Global economy strong but money trends cooling
Core inflation stable
Rising energy costs are boosting headline inflation but the Federal Reserve’s preferred core measure remains below its 2% target, at 1.6% in November, unchanged from January. A pick-up is needed to warrant the three quarter-point rate hikes in 2017 suggested by Fed forecasts.
Solid economic growth and a pick-up in producer prices drove a 14.5% rise in industrial profits in the year to November. The profits turnaround has contributed to a recovery in private investment, which rose an annual 4.9% in November after contracting in mid-2016.
Industrial output surged 5.5% in the six months to November, boosted by strong exports. Global acceleration and a weaker yen promise further strength but will the Trump administration demand an end to the Bank of Japan’s bond yield/currency suppression?
GDP rose by 1.7% in the year to Q3 2016, equal to the increase in the US and above “potential” growth of 1.0% (EU Commission). The unemployment rate fell from 10.6% to 9.8% in the year to October – a larger decline than in the US, Japan and the UK.
Old Lady too loose
The Bank of England has maintained lower rates and pushed on with QE despite much stronger-than-expected economic data and a rise in annual broad money growth to 7.8% — an eight-year high. Excessively loose monetary policy risks sustaining higher inflation due to currency weakness.
Average consumer price inflation across the (E71) large emerging economies fell significantly during 2016, reflecting earlier economic weakness and currency recoveries. With Group of Seven (G71) inflation rising, the E7/G7 gap dropped to a two-year low.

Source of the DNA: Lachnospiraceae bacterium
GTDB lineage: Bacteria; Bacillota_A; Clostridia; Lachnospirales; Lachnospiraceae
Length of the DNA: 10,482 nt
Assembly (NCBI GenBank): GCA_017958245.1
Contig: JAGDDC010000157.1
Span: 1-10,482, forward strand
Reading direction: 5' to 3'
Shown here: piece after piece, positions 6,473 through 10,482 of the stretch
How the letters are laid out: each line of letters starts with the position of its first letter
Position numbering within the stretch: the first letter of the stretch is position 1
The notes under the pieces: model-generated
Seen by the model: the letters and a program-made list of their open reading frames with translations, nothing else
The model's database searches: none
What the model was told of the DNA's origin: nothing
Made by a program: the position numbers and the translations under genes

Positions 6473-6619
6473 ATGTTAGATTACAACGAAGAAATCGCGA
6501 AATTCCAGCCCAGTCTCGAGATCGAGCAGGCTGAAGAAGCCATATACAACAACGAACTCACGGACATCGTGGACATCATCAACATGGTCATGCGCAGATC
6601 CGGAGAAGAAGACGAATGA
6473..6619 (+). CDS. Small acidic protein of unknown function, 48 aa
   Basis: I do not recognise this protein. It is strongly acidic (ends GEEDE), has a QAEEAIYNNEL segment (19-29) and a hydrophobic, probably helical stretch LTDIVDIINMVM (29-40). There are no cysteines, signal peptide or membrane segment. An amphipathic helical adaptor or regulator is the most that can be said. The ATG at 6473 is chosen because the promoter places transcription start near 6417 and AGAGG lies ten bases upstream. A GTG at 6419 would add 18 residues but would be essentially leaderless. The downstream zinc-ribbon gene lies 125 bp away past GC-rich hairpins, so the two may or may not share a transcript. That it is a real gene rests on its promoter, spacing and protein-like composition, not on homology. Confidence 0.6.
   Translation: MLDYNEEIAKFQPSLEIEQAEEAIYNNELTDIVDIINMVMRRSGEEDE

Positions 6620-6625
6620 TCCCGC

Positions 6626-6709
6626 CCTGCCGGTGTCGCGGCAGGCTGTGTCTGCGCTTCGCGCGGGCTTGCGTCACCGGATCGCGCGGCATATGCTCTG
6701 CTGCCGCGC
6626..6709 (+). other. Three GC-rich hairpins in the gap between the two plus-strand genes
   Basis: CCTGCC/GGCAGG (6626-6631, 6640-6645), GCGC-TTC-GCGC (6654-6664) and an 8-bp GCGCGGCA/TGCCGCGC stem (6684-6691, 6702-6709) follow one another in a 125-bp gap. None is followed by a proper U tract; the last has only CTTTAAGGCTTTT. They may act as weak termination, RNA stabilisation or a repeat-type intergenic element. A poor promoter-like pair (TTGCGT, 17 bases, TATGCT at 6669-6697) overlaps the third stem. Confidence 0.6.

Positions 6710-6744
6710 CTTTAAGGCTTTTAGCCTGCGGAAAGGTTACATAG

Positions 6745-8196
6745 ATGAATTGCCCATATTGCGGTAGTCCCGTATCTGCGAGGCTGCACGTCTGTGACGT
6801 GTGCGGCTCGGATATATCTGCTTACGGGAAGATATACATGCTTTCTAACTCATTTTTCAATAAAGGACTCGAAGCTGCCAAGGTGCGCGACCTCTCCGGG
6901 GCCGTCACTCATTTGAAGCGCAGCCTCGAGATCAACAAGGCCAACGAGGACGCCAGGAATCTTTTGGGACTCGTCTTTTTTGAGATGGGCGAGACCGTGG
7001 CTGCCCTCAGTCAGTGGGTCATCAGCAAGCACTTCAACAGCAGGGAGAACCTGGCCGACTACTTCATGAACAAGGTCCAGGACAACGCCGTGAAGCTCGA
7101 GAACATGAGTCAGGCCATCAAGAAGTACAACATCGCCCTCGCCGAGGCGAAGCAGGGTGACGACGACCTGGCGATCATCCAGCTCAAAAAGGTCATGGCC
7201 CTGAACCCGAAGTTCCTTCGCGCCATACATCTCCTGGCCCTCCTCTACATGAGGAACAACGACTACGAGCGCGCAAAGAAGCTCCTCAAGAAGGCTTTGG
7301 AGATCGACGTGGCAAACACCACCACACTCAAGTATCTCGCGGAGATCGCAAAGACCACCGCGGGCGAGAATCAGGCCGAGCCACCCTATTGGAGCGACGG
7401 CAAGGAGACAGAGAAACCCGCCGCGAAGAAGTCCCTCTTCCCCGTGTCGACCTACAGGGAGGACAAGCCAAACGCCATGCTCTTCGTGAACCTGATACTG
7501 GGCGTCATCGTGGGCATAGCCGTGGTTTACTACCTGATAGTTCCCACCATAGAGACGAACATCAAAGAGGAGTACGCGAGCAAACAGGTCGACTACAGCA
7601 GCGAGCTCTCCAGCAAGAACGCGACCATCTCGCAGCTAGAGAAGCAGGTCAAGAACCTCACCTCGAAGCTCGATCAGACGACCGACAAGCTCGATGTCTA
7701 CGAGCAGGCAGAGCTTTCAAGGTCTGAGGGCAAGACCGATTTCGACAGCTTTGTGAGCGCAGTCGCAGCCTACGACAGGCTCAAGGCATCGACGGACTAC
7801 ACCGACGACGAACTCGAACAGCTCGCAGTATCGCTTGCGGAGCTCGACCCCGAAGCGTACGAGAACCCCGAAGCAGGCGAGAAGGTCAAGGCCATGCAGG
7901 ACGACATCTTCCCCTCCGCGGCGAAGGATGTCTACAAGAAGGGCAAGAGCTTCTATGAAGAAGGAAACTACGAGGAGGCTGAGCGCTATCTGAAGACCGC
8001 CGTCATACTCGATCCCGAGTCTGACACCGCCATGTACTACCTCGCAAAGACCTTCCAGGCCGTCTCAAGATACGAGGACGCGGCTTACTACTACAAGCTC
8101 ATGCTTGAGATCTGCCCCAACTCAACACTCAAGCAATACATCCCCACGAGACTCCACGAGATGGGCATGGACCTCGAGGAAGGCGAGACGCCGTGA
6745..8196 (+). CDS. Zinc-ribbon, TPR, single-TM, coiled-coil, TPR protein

Trends to watch:
Falling money growth
Economic strength in late 2016 was signalled by faster monetary expansion earlier in the year. Money measures have slowed since the summer, suggesting that the economy will lose momentum from spring 2017. Hoped-for fiscal stimulus may not arrive until late 2017/2018.
Tighter monetary policy
Strong money growth has revived the economy but has contributed to housing speculation and currency weakness, and is now feeding through to a pick-up in inflation. A rate hike in early 2017 would surprise markets and could relieve downward pressure on the renminbi.
Rising US rates may scupper the Bank of Japan’s attempt to taper QE while targeting a zero 10-year yield. Governor Kuroda may use better economic news as a pretext to raise the yield peg in early 2017 but this may intensify market speculation of an eventual abandonment.
Capital account relief?
A current account surplus of over 3% of GDP in 2016 was swamped by a record capital outflow. With money trends signalling respectable economic prospects, and the ECB set to reduce QE, the capital exodus may slow in 2017, lifting the euro — assuming no political shocks.
Stronger wage pressures
The Bank of England expects wages to lag accelerating prices, undercutting consumer spending. This happened in 2011 but the labour market is much tighter now, while minimum wage hikes are pushing up low-end earnings. A wages shock could trigger an early rate rise.
Indian monetary madness
The Indian authorities cancelled banknotes accounting for 86% of currency in circulation without ensuring a sufficient supply of replacement paper, resulting in a 28% plunge in the M1 money stock. Expect major and lasting economic fall-out unless M1 recovers swiftly.
1E7=Brazil, Russia, India, China, Mexico, Korea, Taiwan. G7=Canada, France, Germany, Italy, Japan, UK, US.
Source: Henderson Global Investors at 31 December 2016. These comments are the views of Simon Ward, Henderson Chief Economist, and should not be construed as investment advice. These views may differ from those of other Henderson fund managers.